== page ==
But graduates, before you go, before you step out there into your brave new unknown, I really do want to stop and honor the closure. This moment of now is a true ending. In the future there really aren’t many times when you will definitively know an ending. It’s just suddenly over. You’ll be walking around or standing in line for coffee and you’ll be like, “Hey, I think maybe I got fired yesterday.” You’ll be in traffic like, “Oh, wait. I’m in the middle of a divorce that nobody’s talking about.” It’s weird, and probably a by-product of us no longer having graduation ceremonies and report cards. Now we just float along and hindsight tells us when something started wrapping up.

So let’s linger in this moment. You earned this seat. This is yours. Let’s let it last. I mean, think about it. Who’s using this building next? Y’all know who’s moving in next week? It’s Hamilton. And what I’m saying is, these are your seats. Maybe we just stay here. Don’t go. Or maybe we could hide under them. Just… you guys. Let’s just stay here until Hamilton. We’ll watch Hamilton and then we’ll go find your futures!

Okay, no, I really am running out of time, so here are some quick life advice things I’m throwing in at the end because I mean them. They’re important. Credit cards are not money. Also don’t spend future earnings. That check doesn’t really exist until you’ve cashed it. Always know where your money is coming at least six months from now because nobody pays on time. I started with the money stuff because money will become your life’s antagonist if you aren’t watching it. We’re all in debt when we come out of here, I know. It’s hard.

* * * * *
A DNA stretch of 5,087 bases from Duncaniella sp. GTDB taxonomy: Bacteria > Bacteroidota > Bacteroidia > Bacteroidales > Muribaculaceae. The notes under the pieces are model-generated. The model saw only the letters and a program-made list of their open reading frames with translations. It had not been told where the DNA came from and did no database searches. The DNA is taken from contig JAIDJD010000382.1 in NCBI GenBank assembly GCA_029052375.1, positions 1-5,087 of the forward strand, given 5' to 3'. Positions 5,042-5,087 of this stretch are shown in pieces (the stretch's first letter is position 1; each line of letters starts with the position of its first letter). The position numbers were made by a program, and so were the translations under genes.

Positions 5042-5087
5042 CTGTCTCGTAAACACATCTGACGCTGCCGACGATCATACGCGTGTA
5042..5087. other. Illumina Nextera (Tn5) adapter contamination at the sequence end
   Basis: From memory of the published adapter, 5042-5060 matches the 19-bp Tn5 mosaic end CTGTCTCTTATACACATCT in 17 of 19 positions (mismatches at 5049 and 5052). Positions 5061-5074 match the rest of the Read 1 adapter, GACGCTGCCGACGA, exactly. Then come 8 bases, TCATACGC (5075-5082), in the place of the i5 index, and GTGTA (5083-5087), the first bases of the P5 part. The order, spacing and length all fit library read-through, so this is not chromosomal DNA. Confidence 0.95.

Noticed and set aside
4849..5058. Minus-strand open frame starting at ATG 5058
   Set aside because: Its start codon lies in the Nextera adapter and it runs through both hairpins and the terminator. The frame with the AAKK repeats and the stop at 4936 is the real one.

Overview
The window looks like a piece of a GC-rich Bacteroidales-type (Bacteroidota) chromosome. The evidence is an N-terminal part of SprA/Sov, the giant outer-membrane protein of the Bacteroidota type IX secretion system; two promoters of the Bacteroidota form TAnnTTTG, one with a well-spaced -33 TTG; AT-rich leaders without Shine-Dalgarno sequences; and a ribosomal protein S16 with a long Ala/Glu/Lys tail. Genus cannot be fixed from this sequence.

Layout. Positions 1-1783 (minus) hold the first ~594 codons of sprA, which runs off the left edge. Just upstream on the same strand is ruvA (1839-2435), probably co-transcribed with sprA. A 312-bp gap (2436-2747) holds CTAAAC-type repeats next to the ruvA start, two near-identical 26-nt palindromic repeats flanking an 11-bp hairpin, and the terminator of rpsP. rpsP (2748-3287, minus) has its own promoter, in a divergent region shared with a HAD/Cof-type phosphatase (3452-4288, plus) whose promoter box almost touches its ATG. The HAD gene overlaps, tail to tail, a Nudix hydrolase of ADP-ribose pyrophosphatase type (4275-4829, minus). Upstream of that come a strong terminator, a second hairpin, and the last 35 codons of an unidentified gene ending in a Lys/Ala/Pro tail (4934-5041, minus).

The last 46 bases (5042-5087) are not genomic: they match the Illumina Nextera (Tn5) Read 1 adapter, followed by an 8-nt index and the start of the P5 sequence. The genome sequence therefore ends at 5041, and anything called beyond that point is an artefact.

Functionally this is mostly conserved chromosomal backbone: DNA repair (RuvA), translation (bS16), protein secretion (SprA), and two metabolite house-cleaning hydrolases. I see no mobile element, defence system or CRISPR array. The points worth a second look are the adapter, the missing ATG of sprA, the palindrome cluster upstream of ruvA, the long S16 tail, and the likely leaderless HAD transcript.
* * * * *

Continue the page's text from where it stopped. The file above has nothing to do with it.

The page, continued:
Be good at what you do and be good to others while you’re doing it. When you’re on your way up, take people with you. And once you’re there, reach back to find more. Practice patience every day. Don’t wish for someone else’s success because you don’t know what they had to do to get there.

On your best days, at your highest achievements, if you look around and find yourself all alone, you did it wrong. Please leave your eyebrows alone. They don’t last forever and you will regret what you did to them during their best years. On that note: be nice to your knees. Yes. So multi-generational in here!

Have something to do by 10 a.m. every day so that you get out of your pajamas. Make sure you always have something to look forward to. Your life lasts longer than your career, so remember to give it just as much of your attention. Mess with the timeline. Get weird jobs. Money will find a way— but time is the only thing that truly runs out. Be bold. Be kind. Be you. And most importantly: You have already met people here you will cherish for the rest of your life, whether or not you ever get to see them again.

Look to your left. Look to your right. One day they really won’t be here. So before you move forward focused on yourself, as you must, as you have to, right now, right here, grab that hand. Take that picture. Find that face and whisper through the dark: “I love you.” Be grateful. Because now is here. We waited so long for it. This feeling, this center stage, top of heart breathless anticipation at the crest of your life’s rollercoaster, this is your north star. This is your truth. May it set you free.

Congratulations, and I wish you the best of life. And let me be the first to say: I’m Dr. Pamela Ribon, PhD. Thank you so much for having me here, and hook ’em horns!